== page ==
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       N  E  T  .  W  O  R  K  :
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       EXPERIMENTAL WRITING ON THE WORLD WIDE WEB
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       .    10/21/95
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       Loss Pequen~o
       G l a z i e r
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I PARTICIPATED IN THIS READING AND TALK, along with Steven Shaviro, as part of Small Press Traffic's "Small Press Partners Series." The series is a great idea, promoting the work of small presses by sponsoring readings of persons involved with the presses in different venues in the Bay Area. Future events in the series will include Chax, Hard Press/House of Outside, Kelsey Street, O Books, and Talisman House. I think it quite visionary that the organizers, Dodie Bellamy specifically, thought of the electronic press as a "bona fide" small press and thus included us.

A geographic digression: Let the rest of this nation be envious yet once again, the weather was unbelievable, with delicate sun and clear blue skies. The swimming pool at the hotel was still swimmable and I was whisked to the evening reading by my friend Robert Anbian, dashing through streets south of Market in a Fiat convertible. All he could say, short of bragging about the weather was to snicker, "I hope your hair isn't getting mussed."

At the reading, the New Langton Arts space (downstairs gallery) was really terrific. Good lighting, a great sized room with seating (do you call this "bleacher" seating when the seats are on successively higher steps?) on two sides. The turnout didn't surpass, say the average Rolling Stones concert, but the people who came were terrific. The way the reading was arranged allowed for a lot of dialog between the presenter and the attendees. It was quite remarkable how the audience was so attentive, incredibly so, during the reading and then--was it the space or more a fact of this reading culture?--that afterwards the gathering opened into conversation as natural as if in someone's living room.

Kevin Killian (who hosted the event for Dodie. She was fulfilling a residency in Milwaukee on this date) was a consummately gracious and charming host. More than simply introducing the readers (which he did with great style and warmth), his presence and interest truly contributed to the ambiance of the evening. I read my piece "Jumping to Occlusions," a call for electronic space to be seen not only as a mode of poetic production but (thinking, for example, of the way the xerox influenced the making of poetic texts a generation earlier) AS A POETICS IN ITSELF. I discussed the EPC, hypertext poetry, partly in the context of my online poem, __E__ (http://epc.buffalo.edu/authors/glazier), and read from the recently issued _The Parts_ (Meow Press, 1995--published by Joel Kuszai in Buffalo).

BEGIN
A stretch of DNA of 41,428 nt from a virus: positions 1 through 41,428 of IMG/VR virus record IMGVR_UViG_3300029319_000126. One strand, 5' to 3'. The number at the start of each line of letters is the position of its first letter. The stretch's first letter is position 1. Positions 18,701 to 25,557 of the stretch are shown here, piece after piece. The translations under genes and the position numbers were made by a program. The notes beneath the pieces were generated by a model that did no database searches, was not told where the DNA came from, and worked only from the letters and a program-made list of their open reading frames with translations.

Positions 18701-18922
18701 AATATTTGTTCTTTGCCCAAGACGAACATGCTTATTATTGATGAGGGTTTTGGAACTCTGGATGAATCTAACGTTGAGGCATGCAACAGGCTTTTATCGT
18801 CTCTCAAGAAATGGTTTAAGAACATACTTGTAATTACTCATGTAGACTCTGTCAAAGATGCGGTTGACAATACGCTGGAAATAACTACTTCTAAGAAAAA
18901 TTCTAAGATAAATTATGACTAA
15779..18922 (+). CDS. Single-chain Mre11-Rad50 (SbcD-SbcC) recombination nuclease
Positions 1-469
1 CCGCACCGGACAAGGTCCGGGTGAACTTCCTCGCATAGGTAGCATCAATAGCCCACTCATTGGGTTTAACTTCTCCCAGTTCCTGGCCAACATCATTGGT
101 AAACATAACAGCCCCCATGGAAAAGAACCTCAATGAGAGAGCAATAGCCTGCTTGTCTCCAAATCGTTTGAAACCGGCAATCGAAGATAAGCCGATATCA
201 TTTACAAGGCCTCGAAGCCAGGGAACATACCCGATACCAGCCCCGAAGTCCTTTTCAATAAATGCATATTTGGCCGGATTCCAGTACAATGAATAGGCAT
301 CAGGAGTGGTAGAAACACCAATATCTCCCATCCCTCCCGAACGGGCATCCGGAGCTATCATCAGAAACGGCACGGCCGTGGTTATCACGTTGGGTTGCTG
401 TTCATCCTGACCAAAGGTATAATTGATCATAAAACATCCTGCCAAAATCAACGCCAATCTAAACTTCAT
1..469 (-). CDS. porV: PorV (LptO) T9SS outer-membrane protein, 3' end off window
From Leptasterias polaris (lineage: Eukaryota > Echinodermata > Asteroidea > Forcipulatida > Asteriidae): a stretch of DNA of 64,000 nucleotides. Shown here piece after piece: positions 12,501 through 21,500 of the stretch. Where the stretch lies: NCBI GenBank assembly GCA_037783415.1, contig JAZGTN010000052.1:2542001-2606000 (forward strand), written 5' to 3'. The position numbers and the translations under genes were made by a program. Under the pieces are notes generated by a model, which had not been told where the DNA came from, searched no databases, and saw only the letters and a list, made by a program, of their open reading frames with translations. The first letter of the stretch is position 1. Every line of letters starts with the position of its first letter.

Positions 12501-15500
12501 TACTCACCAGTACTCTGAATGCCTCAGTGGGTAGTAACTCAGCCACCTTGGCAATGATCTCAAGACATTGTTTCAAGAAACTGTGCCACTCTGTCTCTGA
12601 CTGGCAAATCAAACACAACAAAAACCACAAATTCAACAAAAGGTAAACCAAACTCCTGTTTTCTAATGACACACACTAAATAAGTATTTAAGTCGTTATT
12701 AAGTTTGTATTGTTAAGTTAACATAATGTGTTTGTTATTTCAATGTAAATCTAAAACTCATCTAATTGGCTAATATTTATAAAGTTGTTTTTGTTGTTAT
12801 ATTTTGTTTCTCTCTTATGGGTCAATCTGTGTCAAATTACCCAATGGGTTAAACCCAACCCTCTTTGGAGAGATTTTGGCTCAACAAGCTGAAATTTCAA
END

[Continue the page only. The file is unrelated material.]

Steven Shaviro discussed, then read from his online novel "Doom Patrols" (http://dhalgren.english.washington.edu/~steve/doom.html) a novel or writing constantly weaving through fictions and the discourses of postmodernism. Very interesting is the fact that Shaviro, who has had a couple of significant book publications from major publishers (_Passion and Excess_ and _The Cinematic Body_) decided to issue his latest work for free on the Net, declining the academic accolades that come from major press issuance of a work. I got the sense that one of the principle reasons for this was speed of publication.

The question and answer period--or maybe better put--"after-reading conversation" was extraordinary. People still sat as a group in the gallery space and questions branched out from the technical to the speculative. What was the place of this "new" writing? How is Net discourse a different discourse? (One woman made a strong point of having encountered much more abusive casual conversation in her Net experiences.) And how do people *read* here? (One man mentioned that research had shown--for people are already doing marketing and system analysis research on how consumers "read" on the Net) that it has been determined that information should be located no deeper than four screens in, otherwise people will give up the search.--And I took this to mean, unless he also said this, that texts should only fill one screen--you know, as opposed to those screens that scroll forever downward.) And there were others--especially younger attendees--that worried about the future of reading and its cultures in the electronic environment.

Of course the only answer to this last question is to READ the work-- rather than simply be absorbed into the hypnosis of its flickering light--which was why we'd gathered. ~It must be read as work,~ was my argument.

The discussion period went on for some time. It was especially useful to get so many different perspectives. My strongest feeling--something perhaps we don't have on this list--was that people had radically different Net experiences (Usenet groups, commercial providers, the Sausalito stuff--maybe in the absence of an apparent "center" for West Coast electronic writing??), as if each person inhabited totally different *extremes* of the Net, with little overlap.

For the moment, however, I would be content to get back in the convertible. After all, it was Saturday, and North Beach was not far off, with its temperate and delicious night air. Enough of the Net, I thought, for one evening. Time for some deep fried lemon calamari, and pile the plate high... ............. Loss Pequeño Glazier